INDIANAPOLIS – Contrary to popular belief, Oregon does have some basketball pedigree.
The Ducks dusted it off and brought it here to the Midwest Regional as proof.
Mike Garabedian of the Ducks sports information staff was toting the tarnished talisman of glory days past on Thursday at Lucas Oil Stadium. It was the dull bronze trophy from the very first NCAA tournament championship in 1939 – won by the Tall Firs of Oregon.
The basketball figure at the top is broken at the ankles – a casualty dating back to when the trophy was dropped about two days after it was won. You can see the super glue they've used to try and cement the little set shooter back into his high tops, but it doesn't hold too well.
Eventually the relic will be stowed in a place of honor in Matthew Knight Arena, Oregon's swank basketball gym. A nice trophy case is being planned. But for now, it is road-tripping with the Ducks – to San Jose last week, Indy this week – despite the danger of it falling apart at any moment.
"It's seen better days," Garabedian said. "But it's still pretty iconic."
Problem is, the other three teams bring living icons to Indy, not pre-World War II baubles from a bygone era.
Duke, with its four national titles and 15 Final Fours, brings Hall of Fame coach Mike Krzyzewski to town. Louisville, with its two titles and nine Final Fours, brings Hall of Fame nominee Rick Pitino. Michigan State, with its two titles and eight Final Fours, brings eventual Hall of Famer Tom Izzo.
And then there are the odd Ducks.
Since that first title, Oregon has won a total of 11 NCAA tourney games. It has not returned to the Final Four. (And, truth be told, there was no actual Final Four back in '39 – there was a semifinal in Philadelphia, a semifinal in San Francisco and a title game in Evanston, Ill., where the Ducks beat Ohio State 46-33.) There have been two other regional final appearances, but no further. Prior to this year, Oregon had not won an NCAA game since 2007.
Clearly, this is no Duck Dynasty.
And coach Dana Altman? He's had a very nice career: 606 victories, 483 of them at Division I schools; nine NCAA tourney appearances at three different places (Kansas State, Creighton and Oregon). In NCAA play he has scored a couple of upsets over a couple of big names: beating Denny Crum and Louisville as a No. 10 seed in 1999, and beating Billy Donovan and Florida as a No. 12 seed in 2002.
But when the most valuable postseason hardware you own is from winning the College Basketball Insider tournament in 2011, there is a gap between you and the other three coaches here.
"There's one name that obviously doesn't belong with the other three," Altman said earlier this week. "Their résumés put mine to shame."
Their personalities tend to do the same. The other three coaches bring an abundance of charisma and wit to the sidelines and the interview room. They're true alpha males, comfortable in the spotlight.
Altman is just kind of there – never commanding attention on the sideline and rarely winning the news conference.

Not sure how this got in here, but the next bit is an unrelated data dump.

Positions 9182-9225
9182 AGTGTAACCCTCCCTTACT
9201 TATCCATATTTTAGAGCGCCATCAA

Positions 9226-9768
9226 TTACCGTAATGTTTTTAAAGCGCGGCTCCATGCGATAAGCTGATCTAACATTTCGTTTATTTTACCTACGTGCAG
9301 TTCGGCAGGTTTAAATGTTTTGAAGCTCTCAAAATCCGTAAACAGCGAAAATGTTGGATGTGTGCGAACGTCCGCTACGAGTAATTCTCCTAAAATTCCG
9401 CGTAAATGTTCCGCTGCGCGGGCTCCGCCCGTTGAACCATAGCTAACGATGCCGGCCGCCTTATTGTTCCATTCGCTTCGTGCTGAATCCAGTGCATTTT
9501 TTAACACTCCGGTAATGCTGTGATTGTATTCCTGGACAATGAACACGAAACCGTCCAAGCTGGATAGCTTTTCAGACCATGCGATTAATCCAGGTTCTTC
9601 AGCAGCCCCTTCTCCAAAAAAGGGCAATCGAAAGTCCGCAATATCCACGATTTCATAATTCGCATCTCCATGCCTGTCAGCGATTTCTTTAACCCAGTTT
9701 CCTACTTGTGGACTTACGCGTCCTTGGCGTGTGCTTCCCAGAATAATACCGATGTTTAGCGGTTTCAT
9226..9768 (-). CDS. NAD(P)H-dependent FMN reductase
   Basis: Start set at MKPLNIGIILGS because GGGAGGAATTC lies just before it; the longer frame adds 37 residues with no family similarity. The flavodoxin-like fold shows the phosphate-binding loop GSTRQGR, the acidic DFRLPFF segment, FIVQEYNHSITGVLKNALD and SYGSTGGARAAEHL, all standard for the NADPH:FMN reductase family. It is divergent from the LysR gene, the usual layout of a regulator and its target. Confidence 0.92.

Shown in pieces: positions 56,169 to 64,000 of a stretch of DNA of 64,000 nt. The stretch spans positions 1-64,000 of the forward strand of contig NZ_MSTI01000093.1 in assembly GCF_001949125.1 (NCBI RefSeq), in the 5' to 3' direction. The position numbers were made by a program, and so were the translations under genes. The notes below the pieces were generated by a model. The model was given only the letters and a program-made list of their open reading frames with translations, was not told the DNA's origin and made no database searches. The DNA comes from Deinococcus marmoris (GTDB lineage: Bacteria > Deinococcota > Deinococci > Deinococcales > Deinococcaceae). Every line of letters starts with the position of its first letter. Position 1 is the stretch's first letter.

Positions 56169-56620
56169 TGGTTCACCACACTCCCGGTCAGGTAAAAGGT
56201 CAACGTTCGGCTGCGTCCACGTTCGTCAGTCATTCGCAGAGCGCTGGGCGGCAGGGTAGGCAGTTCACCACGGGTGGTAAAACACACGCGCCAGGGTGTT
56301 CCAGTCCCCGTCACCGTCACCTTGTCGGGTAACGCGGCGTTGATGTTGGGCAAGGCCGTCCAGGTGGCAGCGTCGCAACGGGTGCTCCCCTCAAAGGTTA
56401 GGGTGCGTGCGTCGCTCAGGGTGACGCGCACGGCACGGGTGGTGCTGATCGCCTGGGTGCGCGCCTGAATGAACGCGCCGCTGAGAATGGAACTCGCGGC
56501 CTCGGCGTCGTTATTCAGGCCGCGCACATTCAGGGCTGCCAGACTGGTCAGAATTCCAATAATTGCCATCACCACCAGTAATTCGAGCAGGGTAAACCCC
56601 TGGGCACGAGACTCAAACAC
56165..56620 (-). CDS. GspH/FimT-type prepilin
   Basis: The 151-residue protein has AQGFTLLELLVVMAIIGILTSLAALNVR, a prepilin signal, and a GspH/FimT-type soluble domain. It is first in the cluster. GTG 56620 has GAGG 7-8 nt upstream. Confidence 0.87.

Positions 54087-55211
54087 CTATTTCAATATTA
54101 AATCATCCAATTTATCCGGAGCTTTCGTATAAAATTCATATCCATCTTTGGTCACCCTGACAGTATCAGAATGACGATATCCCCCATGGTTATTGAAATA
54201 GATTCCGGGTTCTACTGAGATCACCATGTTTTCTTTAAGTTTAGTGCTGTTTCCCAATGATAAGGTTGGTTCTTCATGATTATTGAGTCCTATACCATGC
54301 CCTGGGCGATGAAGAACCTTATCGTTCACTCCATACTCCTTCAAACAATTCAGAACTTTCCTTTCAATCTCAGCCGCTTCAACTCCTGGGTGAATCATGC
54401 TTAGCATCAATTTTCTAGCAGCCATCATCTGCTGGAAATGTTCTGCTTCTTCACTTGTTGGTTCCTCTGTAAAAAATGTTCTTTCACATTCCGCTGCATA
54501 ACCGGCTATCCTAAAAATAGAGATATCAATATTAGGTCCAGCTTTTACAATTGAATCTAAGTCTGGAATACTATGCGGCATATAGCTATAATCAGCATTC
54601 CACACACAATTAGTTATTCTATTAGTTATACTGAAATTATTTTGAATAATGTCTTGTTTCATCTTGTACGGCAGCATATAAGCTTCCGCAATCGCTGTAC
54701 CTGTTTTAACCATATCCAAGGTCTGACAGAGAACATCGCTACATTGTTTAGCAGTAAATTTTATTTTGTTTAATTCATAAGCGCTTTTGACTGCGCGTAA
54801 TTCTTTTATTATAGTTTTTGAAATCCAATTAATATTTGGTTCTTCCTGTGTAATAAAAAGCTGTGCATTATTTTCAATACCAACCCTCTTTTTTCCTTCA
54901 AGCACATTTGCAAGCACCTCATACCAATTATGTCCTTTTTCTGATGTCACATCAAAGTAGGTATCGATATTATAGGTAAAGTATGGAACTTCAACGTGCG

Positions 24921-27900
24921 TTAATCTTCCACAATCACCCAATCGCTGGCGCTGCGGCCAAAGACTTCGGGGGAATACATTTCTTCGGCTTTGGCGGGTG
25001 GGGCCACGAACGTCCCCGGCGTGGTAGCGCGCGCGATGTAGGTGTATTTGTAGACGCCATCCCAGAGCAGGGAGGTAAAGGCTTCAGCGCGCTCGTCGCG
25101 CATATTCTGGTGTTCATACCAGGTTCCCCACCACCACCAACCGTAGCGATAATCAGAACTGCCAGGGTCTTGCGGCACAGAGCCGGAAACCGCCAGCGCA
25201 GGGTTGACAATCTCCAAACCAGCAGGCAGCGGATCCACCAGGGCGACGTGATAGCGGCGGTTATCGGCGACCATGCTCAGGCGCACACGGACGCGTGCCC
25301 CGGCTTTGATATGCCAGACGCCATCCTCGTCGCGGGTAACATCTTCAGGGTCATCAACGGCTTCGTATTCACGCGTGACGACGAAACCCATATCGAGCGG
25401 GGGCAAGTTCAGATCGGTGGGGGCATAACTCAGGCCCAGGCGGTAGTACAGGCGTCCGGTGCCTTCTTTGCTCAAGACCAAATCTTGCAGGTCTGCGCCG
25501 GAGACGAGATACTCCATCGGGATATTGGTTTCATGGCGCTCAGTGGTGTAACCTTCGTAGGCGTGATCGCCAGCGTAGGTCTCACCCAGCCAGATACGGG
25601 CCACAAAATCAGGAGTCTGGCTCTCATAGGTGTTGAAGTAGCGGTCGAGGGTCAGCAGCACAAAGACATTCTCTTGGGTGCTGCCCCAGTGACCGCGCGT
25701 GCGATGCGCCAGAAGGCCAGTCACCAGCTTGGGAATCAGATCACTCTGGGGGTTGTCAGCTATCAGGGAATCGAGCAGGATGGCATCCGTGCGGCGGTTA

Which is OK, because he's winning. At a school that sells a lot of sizzle – the uniforms, the Nike connection, the palatial facilities – Altman is the low-key substance at the core.
"He's selfless, very understated," said athletic director Rob Mullens. "But the quality of his work is very high. His teams always play hard and execute well.
"He's a team guy, a department guy. He has a tremendous work ethic and a belief in a system, but he can take his system and adjust it to the parts. Whatever you see on Oct. 15 gets refined every single day until March. We are so much better now than we were at the start of the season."
The Ducks need to be Friday, taking on a Louisville team that has resembled a runaway freight train for the past six weeks. But none of them seem awed by this matchup, including the coach.
What the 54-year-old Altman lacks in pedigree and personality, he can make up here in opportunity. If he can somehow beat Pitino – who is merely 10-0 in Sweet 16 games – and then somehow take down Izzo or Krzyzewski Sunday, his standing in the coaching fraternity will change in a single weekend.
Fact is, Altman could have coached at the game's highest level sooner than 2010. He turned down plenty of jobs during his 16 years at Creighton, where he had 11 straight 20-win seasons. That included a one-day stint as the coach at Arkansas in 2007.
One look at Altman awkwardly calling the Hogs at his introductory news conference said this was a bad fit, and the Nebraska native realized it and reversed course in 24 hours. He stayed three more years at Creighton before making the jump to Oregon, when his four children were grown and out of the house.
"It really was tough to leave a great situation," Altman said. "But I just felt like if I was going to make a change, I was in my 50s, it was time to make a change."
Not much was expected of this, his third Oregon team. But the Ducks roared to an 18-2 start, struggled through the next 11 games at 5-6, then regrouped and caught fire. They won the Pac-12 tournament and bring a five-game winning streak here.
Louisville's players showed Oregon the proper respect in interviews here Thursday, sounding like they've watched plenty of film and absorbed the scouting report. But one thing about the Ducks caught them off-guard.
Someone asked point guard Peyton Siva, a basketball junkie, if he knew they had won a national title.
"Oregon?" he replied.
Yes, he was told. The first one.
"Oh," he said. "Well, I wasn't around then."
If Siva needed further proof that Oregon has won something in its otherwise modest history, the 1939 NCAA tournament trophy was making the rounds at the arena. Just don't touch the little set shooter on top.
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